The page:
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Review: Carl Cox opening party at Space, 2014

The party re-unites in Ibiza; we’ve missed you.

If you've been in Ibiza for the past week, the chances are you've heard plenty of people talking about the much-anticipated opening of Carl Cox's Revolution at Space. There's been a lot of exciting opening parties lately, but it seems like not many could get partygoers as excited as they were at the prospect of Carl Cox playing the main room at Space all night long. Even as we got to the club at 10 in the evening (an early start out here), the atmosphere inside was palpable.

Heading straight to the Sunset Terrace for Uner's first set of the evening, Uner put on a show unlike many warm-up sets I've seen in the past. With a more than substantial amount of people already in the building, Uner unleashed straight into a high octane, pumping tech house set that got everybody in the room moving. Considering the early set time, Uner put on an impressive display and testified to the idea that you don't get people dancing that early into a party unless you go all out. Needless to say, everybody in the Sunset Terrace loved every second and by the time Carl Cox opened the Discoteca, the dance-floor was warmed up and ready to go.

Contrasting the adrenaline-fuelled ending to Uner's epic set, Cox eased the crowd into his marathon set by playing deep, slow tech that gave way to more up-tempo beats. Being one of the first in for Cox's first set of the season, I headed straight to the dance-floor and within 20 minutes, was amazed to find a sea of clubbers behind me. Usually when this happens in a club, I instinctively scramble for any decent amount of space I can find – yet I found myself moving closer and closer to the front of the dance-floor, getting progressively more drawn in to Carl Cox's seamless mixing. Paired with the intensity of the kick-heavy techno being played, the lighting and visuals around the DJ booth were perfectly in sync with the music, adding another dimension to an experience you just don't get anywhere else but in Ibiza. Cox momentarily took to the mic simply to say, “It's gonna be a long journey tonight, are you ready?” judging by the thunderous roar erupting all around me, I think he got his answer.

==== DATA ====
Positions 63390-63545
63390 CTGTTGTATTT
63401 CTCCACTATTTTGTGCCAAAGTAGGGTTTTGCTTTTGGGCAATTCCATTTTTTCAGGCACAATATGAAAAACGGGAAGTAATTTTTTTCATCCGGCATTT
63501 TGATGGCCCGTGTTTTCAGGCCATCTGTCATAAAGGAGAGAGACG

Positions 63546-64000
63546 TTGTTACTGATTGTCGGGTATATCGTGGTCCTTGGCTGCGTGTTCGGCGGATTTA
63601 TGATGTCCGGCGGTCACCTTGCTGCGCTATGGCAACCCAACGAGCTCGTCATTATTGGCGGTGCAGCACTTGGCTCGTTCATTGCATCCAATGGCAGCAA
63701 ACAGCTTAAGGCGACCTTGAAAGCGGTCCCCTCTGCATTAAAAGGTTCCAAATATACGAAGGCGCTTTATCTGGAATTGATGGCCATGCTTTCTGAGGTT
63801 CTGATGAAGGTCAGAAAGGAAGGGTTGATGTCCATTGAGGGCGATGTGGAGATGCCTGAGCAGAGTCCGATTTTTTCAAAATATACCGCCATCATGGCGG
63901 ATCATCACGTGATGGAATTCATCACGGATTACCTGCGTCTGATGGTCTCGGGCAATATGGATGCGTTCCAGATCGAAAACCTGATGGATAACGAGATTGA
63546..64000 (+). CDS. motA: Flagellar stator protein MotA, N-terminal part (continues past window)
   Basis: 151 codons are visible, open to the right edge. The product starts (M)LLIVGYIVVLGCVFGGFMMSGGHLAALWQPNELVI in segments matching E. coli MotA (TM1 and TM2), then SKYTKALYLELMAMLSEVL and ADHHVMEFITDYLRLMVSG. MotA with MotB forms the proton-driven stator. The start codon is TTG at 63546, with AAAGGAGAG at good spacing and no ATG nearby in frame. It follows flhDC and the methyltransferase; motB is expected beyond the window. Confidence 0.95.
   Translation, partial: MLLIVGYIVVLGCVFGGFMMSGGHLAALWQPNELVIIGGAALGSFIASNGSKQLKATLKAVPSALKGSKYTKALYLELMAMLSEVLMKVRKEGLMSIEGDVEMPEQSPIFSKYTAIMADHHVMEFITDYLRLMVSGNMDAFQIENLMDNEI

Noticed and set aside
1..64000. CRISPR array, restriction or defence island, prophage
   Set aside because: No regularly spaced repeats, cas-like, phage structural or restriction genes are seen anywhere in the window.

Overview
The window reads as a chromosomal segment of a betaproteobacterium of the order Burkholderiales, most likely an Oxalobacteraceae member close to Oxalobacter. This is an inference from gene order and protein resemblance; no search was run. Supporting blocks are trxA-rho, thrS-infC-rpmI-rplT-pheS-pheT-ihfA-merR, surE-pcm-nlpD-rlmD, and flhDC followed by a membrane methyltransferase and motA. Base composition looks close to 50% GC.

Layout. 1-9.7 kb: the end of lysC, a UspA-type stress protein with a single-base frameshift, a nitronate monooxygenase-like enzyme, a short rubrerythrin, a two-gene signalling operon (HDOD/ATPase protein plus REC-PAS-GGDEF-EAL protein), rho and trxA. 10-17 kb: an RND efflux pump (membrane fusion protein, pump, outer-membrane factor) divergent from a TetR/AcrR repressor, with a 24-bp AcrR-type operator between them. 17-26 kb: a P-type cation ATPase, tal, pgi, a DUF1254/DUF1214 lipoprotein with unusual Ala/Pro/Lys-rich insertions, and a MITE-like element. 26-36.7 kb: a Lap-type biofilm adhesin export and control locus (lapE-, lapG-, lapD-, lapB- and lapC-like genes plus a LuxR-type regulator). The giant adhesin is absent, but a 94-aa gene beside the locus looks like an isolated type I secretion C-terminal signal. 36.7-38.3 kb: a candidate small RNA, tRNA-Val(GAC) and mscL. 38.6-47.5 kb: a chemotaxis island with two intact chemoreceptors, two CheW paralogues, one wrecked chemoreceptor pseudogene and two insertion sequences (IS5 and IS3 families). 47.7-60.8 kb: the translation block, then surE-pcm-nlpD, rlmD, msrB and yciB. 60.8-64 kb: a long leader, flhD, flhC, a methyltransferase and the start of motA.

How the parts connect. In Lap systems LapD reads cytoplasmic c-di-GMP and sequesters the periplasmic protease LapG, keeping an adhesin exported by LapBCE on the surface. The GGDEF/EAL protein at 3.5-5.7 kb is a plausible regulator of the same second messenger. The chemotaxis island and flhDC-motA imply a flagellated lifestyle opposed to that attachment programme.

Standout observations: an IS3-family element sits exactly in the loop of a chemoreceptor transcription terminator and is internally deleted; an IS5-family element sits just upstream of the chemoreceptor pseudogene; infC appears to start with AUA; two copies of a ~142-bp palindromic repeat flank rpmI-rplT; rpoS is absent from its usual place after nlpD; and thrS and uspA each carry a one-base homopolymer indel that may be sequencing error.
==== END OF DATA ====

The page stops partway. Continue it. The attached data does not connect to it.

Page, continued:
This is a guy who proudly boasts a vinyl collection of over 150,000 records (not tracks, records!) and his expertise in all sub-genres of electronic music quite clearly transpose into his live DJ sets. Cox is not a DJ who settles on a particular sound for too long; instead he plays an extremely varied and versatile show with some tracks that you wouldn't expect would work together – yet when Cox does it, it just makes sense.

At 3am we moved on to the terrace to check out the sounds of Danny Tenaglia. Speaking to people about the New York-based DJ, many told me that he is the best DJ they've seen live – and it was easy to see why right from the off. No time for slow builds this night, Tenaglia started with an upbeat techno track that progressed into tech house unlike anything I've previously heard. The set alternated mainly between tech house and pure techno, with epic build-ups that I'm sure are unparalleled by any DJ that I've previously seen. When the CO2 cannons pumped at the drop of certain tracks on both sides of the floor, the rush of adrenaline combined with the chill down my spine attested to the incredible night we all had.

Several workers I've spoken to in my time on the island have told me that Revolution is their favourite party in Ibiza, and it's not hard to see why – it's one of those events that prioritises the atmosphere and clubbers' experience as much as it does the music. The dancers and the lighting are as much a spectacle to behold as the DJs that are enjoying partying in the booth as much as clubbers on the dance-floor. With so many good line-ups spanning the season in 2014, I will definitely be heading back to Space as a regular Tuesday night outing and advise all clubbers, workers and holidaymakers to check it out too – you certainly wont be disappointed!

WORDS | Janson Goldberg PHOTOGRAPHY | James Chapman


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